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Item Name: Print
Title: Untitled
Maker: Roy Deforest
Year: 1984
Country: Canadian
Materials: lithograph
Measurements: in frame: 65.5 cm x 84.6 cm; work: 56 cm x 76 cm
ID Number: PC2017.20
Legal Status: PERMANENT COLLECTION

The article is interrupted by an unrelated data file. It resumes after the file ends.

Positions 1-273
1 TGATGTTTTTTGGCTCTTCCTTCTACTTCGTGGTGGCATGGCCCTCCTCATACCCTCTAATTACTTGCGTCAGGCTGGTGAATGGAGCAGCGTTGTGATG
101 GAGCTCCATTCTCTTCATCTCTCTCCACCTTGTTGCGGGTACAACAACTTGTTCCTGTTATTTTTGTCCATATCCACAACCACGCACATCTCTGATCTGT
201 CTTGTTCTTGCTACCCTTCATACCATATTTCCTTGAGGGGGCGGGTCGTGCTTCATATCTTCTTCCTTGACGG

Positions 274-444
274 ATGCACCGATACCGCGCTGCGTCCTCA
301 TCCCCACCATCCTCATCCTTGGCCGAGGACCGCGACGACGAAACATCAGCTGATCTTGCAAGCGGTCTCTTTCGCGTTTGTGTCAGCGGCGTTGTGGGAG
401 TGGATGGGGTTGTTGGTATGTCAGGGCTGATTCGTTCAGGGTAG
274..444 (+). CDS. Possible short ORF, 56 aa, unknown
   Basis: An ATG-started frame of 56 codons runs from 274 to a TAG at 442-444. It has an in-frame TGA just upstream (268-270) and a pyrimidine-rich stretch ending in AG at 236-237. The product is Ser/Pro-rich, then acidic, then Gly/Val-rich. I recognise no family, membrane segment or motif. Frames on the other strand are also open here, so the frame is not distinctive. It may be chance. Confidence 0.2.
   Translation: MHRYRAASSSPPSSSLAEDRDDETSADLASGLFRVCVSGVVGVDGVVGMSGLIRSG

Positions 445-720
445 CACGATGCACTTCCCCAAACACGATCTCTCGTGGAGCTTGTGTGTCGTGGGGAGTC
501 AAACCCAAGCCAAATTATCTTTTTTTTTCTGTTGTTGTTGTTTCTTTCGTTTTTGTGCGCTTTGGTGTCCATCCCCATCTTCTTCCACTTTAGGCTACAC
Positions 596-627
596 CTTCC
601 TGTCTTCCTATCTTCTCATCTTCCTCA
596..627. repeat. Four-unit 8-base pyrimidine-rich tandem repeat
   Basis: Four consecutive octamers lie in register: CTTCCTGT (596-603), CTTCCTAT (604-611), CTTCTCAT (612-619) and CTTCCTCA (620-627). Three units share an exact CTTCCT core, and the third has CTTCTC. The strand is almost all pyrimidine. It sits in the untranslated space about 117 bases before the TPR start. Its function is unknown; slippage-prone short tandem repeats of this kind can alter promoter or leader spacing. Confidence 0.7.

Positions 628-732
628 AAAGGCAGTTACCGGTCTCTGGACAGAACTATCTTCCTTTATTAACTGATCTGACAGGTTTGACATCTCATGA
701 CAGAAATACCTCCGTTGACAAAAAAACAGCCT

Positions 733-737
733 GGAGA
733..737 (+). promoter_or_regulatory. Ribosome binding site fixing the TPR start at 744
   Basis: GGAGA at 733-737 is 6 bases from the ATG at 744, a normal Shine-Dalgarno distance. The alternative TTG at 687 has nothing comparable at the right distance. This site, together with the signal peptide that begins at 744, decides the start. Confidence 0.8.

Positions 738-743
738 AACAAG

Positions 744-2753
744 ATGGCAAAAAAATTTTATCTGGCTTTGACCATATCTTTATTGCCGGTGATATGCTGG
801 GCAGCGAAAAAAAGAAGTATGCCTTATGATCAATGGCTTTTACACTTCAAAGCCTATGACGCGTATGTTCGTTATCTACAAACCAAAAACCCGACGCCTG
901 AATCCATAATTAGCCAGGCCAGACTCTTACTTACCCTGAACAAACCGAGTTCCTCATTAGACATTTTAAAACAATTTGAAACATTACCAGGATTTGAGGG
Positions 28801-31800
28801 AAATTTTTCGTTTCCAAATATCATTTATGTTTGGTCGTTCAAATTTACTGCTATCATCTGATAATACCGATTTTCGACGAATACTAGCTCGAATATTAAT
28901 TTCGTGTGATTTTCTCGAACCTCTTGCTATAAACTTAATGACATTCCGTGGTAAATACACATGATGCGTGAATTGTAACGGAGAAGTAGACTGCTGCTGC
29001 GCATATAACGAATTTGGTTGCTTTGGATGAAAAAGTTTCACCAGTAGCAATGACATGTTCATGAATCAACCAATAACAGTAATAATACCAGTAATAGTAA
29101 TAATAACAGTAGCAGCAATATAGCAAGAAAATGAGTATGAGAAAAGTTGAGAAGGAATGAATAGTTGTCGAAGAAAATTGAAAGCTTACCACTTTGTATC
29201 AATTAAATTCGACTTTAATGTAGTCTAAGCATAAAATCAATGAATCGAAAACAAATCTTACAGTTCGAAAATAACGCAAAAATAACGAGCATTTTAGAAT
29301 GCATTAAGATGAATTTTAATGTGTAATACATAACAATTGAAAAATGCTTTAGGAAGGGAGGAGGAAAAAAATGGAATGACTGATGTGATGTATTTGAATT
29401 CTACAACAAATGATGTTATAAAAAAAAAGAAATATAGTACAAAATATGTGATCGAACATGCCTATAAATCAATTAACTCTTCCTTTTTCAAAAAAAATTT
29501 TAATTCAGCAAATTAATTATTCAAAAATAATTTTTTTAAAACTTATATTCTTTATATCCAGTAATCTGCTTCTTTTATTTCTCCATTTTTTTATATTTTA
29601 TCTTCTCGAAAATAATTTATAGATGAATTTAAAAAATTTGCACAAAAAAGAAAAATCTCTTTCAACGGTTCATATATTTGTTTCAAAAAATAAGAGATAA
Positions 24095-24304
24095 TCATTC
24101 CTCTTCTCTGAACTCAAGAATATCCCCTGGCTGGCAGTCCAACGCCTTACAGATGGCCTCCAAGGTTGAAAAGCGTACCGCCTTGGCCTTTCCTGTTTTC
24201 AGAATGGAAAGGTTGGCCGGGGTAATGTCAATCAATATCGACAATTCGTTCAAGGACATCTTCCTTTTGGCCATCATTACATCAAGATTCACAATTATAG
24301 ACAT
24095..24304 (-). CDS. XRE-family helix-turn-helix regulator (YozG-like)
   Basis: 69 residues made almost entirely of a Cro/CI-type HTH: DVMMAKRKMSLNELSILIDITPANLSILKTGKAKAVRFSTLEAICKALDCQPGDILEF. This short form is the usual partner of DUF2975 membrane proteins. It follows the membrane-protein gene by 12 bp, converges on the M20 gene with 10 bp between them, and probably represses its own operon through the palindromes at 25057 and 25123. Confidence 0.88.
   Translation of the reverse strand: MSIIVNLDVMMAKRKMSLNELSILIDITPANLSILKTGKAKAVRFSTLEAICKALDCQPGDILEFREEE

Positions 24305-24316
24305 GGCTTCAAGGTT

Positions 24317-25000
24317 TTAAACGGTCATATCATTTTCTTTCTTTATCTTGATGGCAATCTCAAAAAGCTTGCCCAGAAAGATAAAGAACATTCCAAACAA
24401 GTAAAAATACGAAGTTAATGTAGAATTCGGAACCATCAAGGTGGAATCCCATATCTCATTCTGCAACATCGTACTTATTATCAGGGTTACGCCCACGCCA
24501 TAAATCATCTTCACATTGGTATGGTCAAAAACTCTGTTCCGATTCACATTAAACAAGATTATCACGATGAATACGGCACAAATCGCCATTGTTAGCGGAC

Extended Label Info: This lithographic print by Roy Deforest exemplifies his vibrant, collaged style of drawing. Brick men, devils, ships, hermits, horses, and dogs fill his work in a whimsical stream of conscious style. He often includes references from art history to pop culture, combining the grand mythology of the American West with personal introspection. Images of mountains, water, windows, boats, and planes serve as visual metaphors for the journey of self-discovery. In the mid-twentieth century, Deforest was developmental in the Bay area Funk movement and developed the term “Nut Art” in conversation with poet and critic David Zack. “Nut Art” did not have a particular defining aesthetic but celebrated the “mad genius in all of us”; it embraced humour, and personalized fantasy worlds. Fellow “nuts” included Robert Arneson, Clayton Bailey, Richard Shaw, David Gilhooly, David Zack and Maja Peeples-Bright. There is a direct Saskatchewan connection to Nut Art and California Funk: in the late 60s Regina artist Vic Cicansky studied at UC Davis. In 1969 - 71, at Cicansky’s suggestion, Gilhooley, Zack and Peeples-Bright came to Regina to teach, and they inspired local artist David Thauberger to study in California. These influences culminated in the Regina Clay movement. Roy Deforest (1930 – 2007) was an American painter, sculpture, and teacher working in the Abstract Impressionist, Funk art, and Nut art movements in the Bay Area of California. Born in North Platte, Nebraska, the son of migrant farm workers, Deforest grew up in Yakima, Washington. In 1950, he moved to San Francisco study at the California School of Fine Art with painters Elmer Bischoff, Edward Corbett, David Park and Hassel Smith. He earned his BA in 1953 and earned his MFA at San Francisco State University in 1956. Deforest and his colleagues Robert Morris, Sonia Gechtoff, and Deborah Remington formed the core of the artist-run spaces in San Francisco during the 1950s: Ubu Gallery, the Six, Spasta and Batman Galleries. 1958, Deforest moved back to Washington to teach at Yakima Junior College. There he experimented with sculpture, mixed media and acrylics, narrative and figurative painting. In 1965 he returned to the University of California in Davis, to teach. Deforest retired from teaching in 1992 but continued making artwork until his death in 2007. Deforest has been the subject of two major retrospectives, and his artwork is held in numerous international collections, including the Smithsonian, and le Centre Georges Pompidou, in Paris.